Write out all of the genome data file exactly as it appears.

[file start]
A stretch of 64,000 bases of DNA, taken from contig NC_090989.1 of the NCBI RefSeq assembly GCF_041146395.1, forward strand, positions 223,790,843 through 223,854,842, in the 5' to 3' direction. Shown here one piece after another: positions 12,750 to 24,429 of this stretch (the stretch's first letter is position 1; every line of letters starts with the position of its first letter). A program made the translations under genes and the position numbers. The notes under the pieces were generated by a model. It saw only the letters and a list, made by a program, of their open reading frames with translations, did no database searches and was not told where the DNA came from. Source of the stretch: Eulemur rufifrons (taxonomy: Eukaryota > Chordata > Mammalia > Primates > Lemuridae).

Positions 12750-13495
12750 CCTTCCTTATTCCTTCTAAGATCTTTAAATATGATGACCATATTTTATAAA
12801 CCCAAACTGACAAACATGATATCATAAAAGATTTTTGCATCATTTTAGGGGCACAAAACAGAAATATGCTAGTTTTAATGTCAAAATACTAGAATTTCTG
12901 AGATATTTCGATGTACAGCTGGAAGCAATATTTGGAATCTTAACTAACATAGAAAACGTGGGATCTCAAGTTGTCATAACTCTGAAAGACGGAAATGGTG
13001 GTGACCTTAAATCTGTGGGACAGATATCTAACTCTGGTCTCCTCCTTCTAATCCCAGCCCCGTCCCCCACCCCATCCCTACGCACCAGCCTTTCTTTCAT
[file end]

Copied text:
A stretch of 64,000 bases of DNA, taken from contig NC_090989.1 of the NCBI RefSeq assembly GCF_041146395.1, forward strand, positions 223,790,843 through 223,854,842, in the 5' to 3' direction. Shown here one piece after another: positions 12,750 to 24,429 of this stretch (the stretch's first letter is position 1; every line of letters starts with the position of its first letter). A program made the translations under genes and the position numbers. The notes under the pieces were generated by a model. It saw only the letters and a list, made by a program, of their open reading frames with translations, did no database searches and was not told where the DNA came from. Source of the stretch: Eulemur rufifrons (taxonomy: Eukaryota > Chordata > Mammalia > Primates > Lemuridae).

Positions 12750-13495
12750 CCTTCCTTATTCCTTCTAAGATCTTTAAATATGATGACCATATTTTATAAA
12801 CCCAAACTGACAAACATGATATCATAAAAGATTTTTGCATCATTTTAGGGGCACAAAACAGAAATATGCTAGTTTTAATGTCAAAATACTAGAATTTCTG
12901 AGATATTTCGATGTACAGCTGGAAGCAATATTTGGAATCTTAACTAACATAGAAAACGTGGGATCTCAAGTTGTCATAACTCTGAAAGACGGAAATGGTG
13001 GTGACCTTAAATCTGTGGGACAGATATCTAACTCTGGTCTCCTCCTTCTAATCCCAGCCCCGTCCCCCACCCCATCCCTACGCACCAGCCTTTCTTTCAT